Public health officials will cringe to hear it, but raw meat and fish played a prominent role at Tuesday night’s 15th annual Epicurean Auction. Held to benefit Portland Ovations, which brings national shows and acts to Merrill Auditorium, the party at the concert hall brought out more than 250 supporters for an evening of food tasting and auction bidding.
All the money raised at the event goes to support Ovations Offstage, which offers free lectures and workshops to the community.
During the tasting portion of the evening, 14 restaurants served up small plates and finger foods, and tartare and ceviche seemed to be on tap at every other table.
David Turin, the chef/owner of David’s and David’s 388, gave guests a Pacific Rim tuna tartare. Havana South head chef Joe Boudreau offered a tuna ceviche. At The Grill Room table, servers Marga Hanson and Mary Fay served beef tartare made from Pineland Farms beef. And Bibo’s Madd Apple Cafe offered bites of a sake-marinated salmon tartare.
An apple pie salad from The Good Table gave a raw veggie balance to all the raw meat.
Those who preferred cooked dishes had ample choices, too.
Christopher Bassett, the executive chef of Azure Cafe, plated bite-sized pieces of honey-glazed duck, while Molly Basile, the chef/manager of Marche, offered mini braised beef sandwiches.
Grace gave guests lamb kabobs, 95 Ocean at The Nonatum Resort served beef tenderloin crostini, The Corner Room ladled out pasta and bean soup, The Front Room dished out grilled cheese sandwiches with bacon and The Foreside Tavern plated chicken pot pie. Lobster could be found at the 157 Cafe at the Eastland Park Hotel table, which served it as a stew, and the Black Point Inn, which offered it in a ravioli.
“The reason we invite the restaurants is because our patrons usually go out to dinner before our shows,” Mary Campbell, Portland Ovations’ development director, told me. “Having them do little dishes keeps the ticket price affordable.”
Turin, who has participated in the event for at least a dozen years, couldn’t say whether or not guests at the party translate into new customers. But he did say being present at the event “helps people remember who you are. I see a lot of familiar faces.”
Janet Bowne, the chair of the Portland Ovations board, told me she was impressed with the turnout. “We’re up against the ‘Glee’ opener,” Bowne said.
Judging by the crowd, it looks like “Glee” fans took advantage of their DVRs for the night.
Once the food samples began to run out and the restaurateurs packed up their supplies, guests made their way into the auditorium and up onto the stage, where we sat at round tables and enjoyed Coffee by Design java and Dean’s Sweets hand-dipped truffles.
April Ylvisaker, who co-chaired the party with fellow board member Patti Roderick, invited me to sit at her table. Here I had the pleasure of chatting with Ylvisaker, her boyfriend, Jon Tardiff, his parents, Rick and Patty Tardiff, his brother Mike Tardiff and family friends Bill and Beth Becker.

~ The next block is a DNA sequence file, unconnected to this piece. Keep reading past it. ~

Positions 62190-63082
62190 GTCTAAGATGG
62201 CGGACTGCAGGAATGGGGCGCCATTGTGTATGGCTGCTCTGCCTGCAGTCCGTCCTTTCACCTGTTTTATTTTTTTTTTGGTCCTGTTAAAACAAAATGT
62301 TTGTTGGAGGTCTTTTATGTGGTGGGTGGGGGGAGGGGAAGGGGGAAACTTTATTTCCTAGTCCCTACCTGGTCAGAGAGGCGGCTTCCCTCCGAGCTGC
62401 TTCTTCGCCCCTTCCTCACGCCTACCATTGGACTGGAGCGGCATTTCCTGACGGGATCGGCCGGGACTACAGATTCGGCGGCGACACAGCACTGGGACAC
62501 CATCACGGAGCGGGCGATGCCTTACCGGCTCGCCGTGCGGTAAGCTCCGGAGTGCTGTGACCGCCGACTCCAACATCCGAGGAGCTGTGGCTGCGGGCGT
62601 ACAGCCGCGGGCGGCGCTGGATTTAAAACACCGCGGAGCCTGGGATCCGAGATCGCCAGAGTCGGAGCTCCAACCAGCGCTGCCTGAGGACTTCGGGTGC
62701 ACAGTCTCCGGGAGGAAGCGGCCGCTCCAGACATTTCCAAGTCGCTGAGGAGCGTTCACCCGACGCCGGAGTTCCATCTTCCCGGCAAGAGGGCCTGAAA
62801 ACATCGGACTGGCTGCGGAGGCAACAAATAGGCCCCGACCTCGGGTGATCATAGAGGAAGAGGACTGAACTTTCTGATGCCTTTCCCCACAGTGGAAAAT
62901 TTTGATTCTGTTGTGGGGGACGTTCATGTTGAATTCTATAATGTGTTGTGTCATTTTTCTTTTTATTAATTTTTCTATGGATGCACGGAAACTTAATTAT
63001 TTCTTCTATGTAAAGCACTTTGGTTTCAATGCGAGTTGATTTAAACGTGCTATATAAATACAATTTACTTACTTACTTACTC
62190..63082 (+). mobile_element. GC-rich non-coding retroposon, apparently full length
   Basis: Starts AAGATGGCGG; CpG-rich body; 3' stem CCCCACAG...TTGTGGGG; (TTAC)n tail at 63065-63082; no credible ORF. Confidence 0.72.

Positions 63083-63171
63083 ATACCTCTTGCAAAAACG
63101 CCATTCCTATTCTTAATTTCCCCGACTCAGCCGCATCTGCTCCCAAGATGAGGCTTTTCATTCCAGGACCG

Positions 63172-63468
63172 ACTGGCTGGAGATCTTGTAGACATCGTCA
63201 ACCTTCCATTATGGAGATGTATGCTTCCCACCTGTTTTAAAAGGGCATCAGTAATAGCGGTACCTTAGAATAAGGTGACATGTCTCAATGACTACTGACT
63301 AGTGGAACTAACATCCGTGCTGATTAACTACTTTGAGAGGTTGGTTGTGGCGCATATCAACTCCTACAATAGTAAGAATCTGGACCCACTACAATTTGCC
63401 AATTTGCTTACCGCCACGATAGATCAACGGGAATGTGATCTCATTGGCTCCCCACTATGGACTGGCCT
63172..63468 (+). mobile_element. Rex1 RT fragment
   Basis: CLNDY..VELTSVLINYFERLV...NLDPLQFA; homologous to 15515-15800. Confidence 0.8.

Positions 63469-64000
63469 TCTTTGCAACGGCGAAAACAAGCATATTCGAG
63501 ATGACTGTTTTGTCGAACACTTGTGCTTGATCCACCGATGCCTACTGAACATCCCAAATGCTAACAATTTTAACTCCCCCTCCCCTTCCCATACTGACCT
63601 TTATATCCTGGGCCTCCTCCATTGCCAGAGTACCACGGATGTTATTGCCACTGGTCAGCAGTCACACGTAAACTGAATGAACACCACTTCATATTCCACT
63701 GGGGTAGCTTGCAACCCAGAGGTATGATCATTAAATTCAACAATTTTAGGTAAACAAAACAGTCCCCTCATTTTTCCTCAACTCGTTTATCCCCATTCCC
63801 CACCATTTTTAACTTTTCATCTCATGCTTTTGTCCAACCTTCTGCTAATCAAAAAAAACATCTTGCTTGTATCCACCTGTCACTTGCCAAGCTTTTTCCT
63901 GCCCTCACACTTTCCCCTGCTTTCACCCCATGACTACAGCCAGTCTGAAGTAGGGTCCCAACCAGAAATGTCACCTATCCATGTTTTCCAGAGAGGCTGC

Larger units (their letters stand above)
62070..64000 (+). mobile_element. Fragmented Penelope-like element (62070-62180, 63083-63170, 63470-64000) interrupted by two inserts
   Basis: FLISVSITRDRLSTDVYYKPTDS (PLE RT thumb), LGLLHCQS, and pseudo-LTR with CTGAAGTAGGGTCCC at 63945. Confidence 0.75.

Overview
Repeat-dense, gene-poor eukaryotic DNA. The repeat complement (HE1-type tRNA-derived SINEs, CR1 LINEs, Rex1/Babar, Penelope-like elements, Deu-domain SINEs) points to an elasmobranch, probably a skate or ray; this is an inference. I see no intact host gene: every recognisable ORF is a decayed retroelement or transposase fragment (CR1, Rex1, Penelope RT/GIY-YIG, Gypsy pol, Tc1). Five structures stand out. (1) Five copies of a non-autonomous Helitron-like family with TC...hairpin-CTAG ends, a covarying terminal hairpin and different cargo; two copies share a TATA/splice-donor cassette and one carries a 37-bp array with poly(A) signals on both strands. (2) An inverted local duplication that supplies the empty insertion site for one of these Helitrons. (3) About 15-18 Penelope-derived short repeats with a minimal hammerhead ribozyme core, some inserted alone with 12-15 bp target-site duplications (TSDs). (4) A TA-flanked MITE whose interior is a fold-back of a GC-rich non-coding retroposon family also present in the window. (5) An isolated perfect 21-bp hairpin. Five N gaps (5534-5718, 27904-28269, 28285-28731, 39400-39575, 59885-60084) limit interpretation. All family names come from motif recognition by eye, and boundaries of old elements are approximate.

It was an entertaining group, which I soon learned was also lucky in live auctions.
After we were all settled in, board members Felicia Knight and Mike Boyson took to the podium to add color and commentary, while auctioneer Gordie Holmes pushed the bids ever higher.
“I hope everyone had their fair share of wine,” Knight joked, when she picked up the microphone. “I’m a lot more entertaining if you’re good and liquored up.”
This quip got quite a laugh from the crowd.
First the auction team drew a raffle winner. Bethany Roberge‘s name emerged from the hat and she went home with an iPad and a $25 gift certificate for apps. Then Holmes got the auction under way.
The first item on the block was a jersey worn by former New England Patriots player Adam Vinatieri. When the hammer fell, Jon Tardiff had the top bid (and had to suffer much ribbing from his brother, who accused him of overpaying for “a shirt full of holes”). Later in the auction, Jon’s purchase led Knight to make a point of showing him a Springer’s Jewelers’ cuff bracelet and encouraging him to bid on it as a gift for Ylvisaker.
“She worked so hard on this auction,” Knight reminded him and the crowd, but, alas, the bracelet went to another home.
Bill Becker put in the winning bid for a pair of Liza Minnelli tickets and a backstage meet-and-greet with the artist after her performance this Wednesday. Other popular items up for bid included a private reception at the Thos. Moser gallery, a private tour of the Gateway Mastering Studio, a set of four Justin Bieber tickets and a dinner at the Cumberland County Jail (which caused Holmes to entice bidders by saying, “you might see someone you know”).
The auction’s priciest item, a limited edition silver cast statue called “Arabesque” by artist Rebecca Anelise Clark, was valued at $27,000. Rick and Patty Tardiff scored it with a bid of $3,900.
The sale price prompted Holmes to say, “That’s the greatest value I’ve ever seen at one of these sales.”
When I asked Patty what she planned to do with it, she said, “We’ll find a spot for it. It may move around.”
Staff Writer Avery Yale Kamila can be contacted at 791-6297 or at: